Visiting Hours by Tagan Shepard is a contemporary romance with a dramatic twist. Dr Jess Baker is new to Richmond, Virginia and the hospital where she works. She’s a confident, independent, hotshot physician from the West Coast who is now treating Beth, a high-risk pregnancy patient and trying to get the attention of Beth’s best friend Alison Reynolds.
Ali finds Jess unprofessional, unnerving, and intriguing. Alison is a history professor and wears the suits to match. She’s planned her career and likes her life as it is. She’s just as self-confident as Dr Baker (on the surface).
The more these two bump into each other, the more friction is added to their encounters — and with friction, as we all know, comes heat. The author teases the reader in a wonderful dance of attraction using Ali’s friend Beth, and her teaching assistant, Jennifer to reflect Ali’s reluctance and doubts back to her and to coax her hidden fears and wants out into the light.
I like to read about Ali, she’s in her head a lot like I am. But I want to meet Dr Jess in that bar in Virginia and have a dance. Just one. Jess Baker has all the qualities that a good physician needs, but she also has an awareness of her own needs for tenderness and love. Though there are supporting characters that figure prominently in the story, and are needed for this novel this is Jess and Ali’s story.
The Writing Style
The story of Ali and Jess unfolded nicely around and within the story of Ali’s best friend Beth and her high-risk pregnancy. The climax is painful and crushing for the characters. I think I held my breath for several paragraphs.
I liked to read a romance with a character who identifies as bisexual and who isn’t portrayed with stereotypes. I liked the tension around Ali’s reticence to enter into a relationship with a lesbian. The ending surprised me. It makes sense for these characters, but it’s HEA with a twist.
I kept wondering where Beth’s child was. Beth is pregnant and confined to a hospital bed, but doesn’t seem to miss her child or talk about her child very much. This was a very minor distraction for me.
This is a good read by an author who has done her technical research (I believe she works in a hospital) which adds depth to the story. Jess and Ali’s first encounter is one of the best first encounter scenes in a romance novel I’ve read in a long time. And the boundaries and/or blurry boundaries of women’s friendship gets some page time with Beth and Ali’s friendship. I liked these characters and I thoroughly enjoyed this book. This is Tagan Shepard’s first novel I believe and I’m going to keep my eye out for her next one.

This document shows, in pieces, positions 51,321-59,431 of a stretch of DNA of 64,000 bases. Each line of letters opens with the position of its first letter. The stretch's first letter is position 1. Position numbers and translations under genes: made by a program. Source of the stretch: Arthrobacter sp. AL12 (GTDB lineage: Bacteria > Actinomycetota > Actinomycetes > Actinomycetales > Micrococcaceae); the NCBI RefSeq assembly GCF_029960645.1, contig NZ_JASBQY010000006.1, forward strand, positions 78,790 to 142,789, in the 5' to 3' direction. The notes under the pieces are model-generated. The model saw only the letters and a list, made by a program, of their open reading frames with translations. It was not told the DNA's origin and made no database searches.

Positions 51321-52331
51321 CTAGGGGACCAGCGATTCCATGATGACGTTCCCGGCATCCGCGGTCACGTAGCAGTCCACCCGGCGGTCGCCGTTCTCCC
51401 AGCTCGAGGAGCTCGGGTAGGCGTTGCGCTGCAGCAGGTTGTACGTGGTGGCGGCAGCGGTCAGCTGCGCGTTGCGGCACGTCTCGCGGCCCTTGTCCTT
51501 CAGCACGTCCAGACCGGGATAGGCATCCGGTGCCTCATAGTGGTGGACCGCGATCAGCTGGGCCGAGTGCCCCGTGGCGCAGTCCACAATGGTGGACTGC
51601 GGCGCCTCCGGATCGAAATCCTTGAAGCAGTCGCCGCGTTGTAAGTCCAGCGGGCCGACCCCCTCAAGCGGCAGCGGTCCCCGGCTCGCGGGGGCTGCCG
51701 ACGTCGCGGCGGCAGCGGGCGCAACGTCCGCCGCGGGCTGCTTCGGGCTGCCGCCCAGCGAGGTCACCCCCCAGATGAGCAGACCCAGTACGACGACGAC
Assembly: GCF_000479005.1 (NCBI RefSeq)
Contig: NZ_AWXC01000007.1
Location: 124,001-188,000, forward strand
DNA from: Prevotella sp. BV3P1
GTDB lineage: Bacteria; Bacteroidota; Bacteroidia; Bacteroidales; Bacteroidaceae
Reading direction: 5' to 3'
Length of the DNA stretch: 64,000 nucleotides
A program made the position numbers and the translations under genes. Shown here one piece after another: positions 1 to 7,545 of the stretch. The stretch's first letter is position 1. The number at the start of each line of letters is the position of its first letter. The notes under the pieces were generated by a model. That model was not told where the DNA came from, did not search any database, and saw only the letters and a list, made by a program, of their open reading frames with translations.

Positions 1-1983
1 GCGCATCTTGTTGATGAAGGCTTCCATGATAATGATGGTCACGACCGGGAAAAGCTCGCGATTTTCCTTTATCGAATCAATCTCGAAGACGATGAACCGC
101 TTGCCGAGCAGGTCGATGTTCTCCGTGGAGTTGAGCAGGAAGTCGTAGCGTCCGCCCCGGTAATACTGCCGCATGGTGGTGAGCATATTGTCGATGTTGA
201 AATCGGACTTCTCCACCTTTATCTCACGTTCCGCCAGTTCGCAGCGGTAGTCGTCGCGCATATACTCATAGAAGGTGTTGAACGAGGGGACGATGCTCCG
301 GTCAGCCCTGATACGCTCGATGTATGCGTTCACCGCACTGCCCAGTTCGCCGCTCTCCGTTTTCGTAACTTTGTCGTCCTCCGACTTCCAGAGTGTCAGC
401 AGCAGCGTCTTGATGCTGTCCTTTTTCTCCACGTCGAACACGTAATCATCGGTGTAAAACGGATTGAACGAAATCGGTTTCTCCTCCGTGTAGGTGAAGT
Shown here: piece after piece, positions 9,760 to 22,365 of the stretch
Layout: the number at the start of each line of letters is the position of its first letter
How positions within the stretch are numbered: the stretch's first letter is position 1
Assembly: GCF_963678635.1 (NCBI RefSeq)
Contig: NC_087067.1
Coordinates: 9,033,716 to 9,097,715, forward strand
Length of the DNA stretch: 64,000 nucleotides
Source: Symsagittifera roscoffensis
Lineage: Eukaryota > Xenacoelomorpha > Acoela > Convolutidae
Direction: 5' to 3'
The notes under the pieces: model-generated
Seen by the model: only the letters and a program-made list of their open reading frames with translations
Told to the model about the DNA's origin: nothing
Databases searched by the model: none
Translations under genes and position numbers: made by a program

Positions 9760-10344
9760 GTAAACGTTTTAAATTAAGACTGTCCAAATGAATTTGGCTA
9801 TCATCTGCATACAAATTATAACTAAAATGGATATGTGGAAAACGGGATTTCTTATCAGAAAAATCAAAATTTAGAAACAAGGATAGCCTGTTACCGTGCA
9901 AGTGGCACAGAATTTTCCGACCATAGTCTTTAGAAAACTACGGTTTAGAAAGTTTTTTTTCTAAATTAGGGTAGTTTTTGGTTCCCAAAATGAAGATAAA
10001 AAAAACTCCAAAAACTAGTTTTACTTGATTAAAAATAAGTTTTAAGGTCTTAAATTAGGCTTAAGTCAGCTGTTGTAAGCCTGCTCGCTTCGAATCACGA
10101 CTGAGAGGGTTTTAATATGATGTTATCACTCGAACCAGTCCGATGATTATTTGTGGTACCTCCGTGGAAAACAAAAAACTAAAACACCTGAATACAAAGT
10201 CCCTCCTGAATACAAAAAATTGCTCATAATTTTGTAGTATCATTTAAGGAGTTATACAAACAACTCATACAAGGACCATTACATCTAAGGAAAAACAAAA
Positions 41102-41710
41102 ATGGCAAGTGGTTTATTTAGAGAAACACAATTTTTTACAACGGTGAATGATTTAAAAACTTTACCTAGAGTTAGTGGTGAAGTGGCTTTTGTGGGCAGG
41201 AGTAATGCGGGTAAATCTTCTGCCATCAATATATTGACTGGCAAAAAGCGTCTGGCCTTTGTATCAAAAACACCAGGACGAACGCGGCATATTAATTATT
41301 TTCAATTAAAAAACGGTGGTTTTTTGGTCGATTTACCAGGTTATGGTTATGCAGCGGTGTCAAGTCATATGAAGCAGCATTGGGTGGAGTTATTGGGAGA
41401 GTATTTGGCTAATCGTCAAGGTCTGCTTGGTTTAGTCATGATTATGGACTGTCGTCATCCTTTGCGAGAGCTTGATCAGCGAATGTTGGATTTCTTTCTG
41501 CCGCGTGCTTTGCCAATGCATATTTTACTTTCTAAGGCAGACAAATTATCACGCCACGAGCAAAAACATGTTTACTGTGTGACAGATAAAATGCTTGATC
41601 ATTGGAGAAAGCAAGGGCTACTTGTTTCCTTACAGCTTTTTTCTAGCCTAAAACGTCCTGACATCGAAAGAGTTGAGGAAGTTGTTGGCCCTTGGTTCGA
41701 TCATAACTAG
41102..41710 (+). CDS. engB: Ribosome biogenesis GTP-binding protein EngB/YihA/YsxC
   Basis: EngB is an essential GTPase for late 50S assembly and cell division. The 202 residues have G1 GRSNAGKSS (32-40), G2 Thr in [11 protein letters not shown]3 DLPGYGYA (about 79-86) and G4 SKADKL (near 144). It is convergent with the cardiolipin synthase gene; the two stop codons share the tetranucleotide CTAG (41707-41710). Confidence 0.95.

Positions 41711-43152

Excerpt from Visiting Hours by Tagan Shepard
Alison looked back at the mirror and took a deep breath. She tried one more curl and finally found the right look. Casually seductive. She smiled at herself and realized with a jolt that she looked slightly crazy. She tried a softer smile. Better. She lowered her eyelashes. Good. Stepping back from the sink, she smoothed the sweater over her stomach. She tugged at the waistband of her skirt. The elastic slipped a little lower on her hips. With one more deep breath, she turned and left the kitchen.
Jess leaned against the back of the couch, her eyes fixed on the bottle in her hands. She held her shoulders high and her legs stretched out in front of her. The pose was familiar. Nearly identical to the one she struck while waiting outside of Hibbs to ask Alison on their first date. Alison had found her compelling to the point of irresistible that day, and she could not deny that Jess’s power to captivate her had grown dramatically since. Her clothes hugged her curves in all the right places and exposed just enough skin. She looked like a Calvin Klein ad. Perfectly, elegantly at ease. Alison needed more than anything else to touch her and be touched by her. She needed it more than air.
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Bits and Bobs
ISBN number: 9781594935701
Publisher: Bella Books
Tagan Shepard Online
Note: I received a free review copy of Visiting Hours by Tagan Shepard. No money was exchanged for this review. I will always review books as honestly as possible and on occasion I refuse to review books.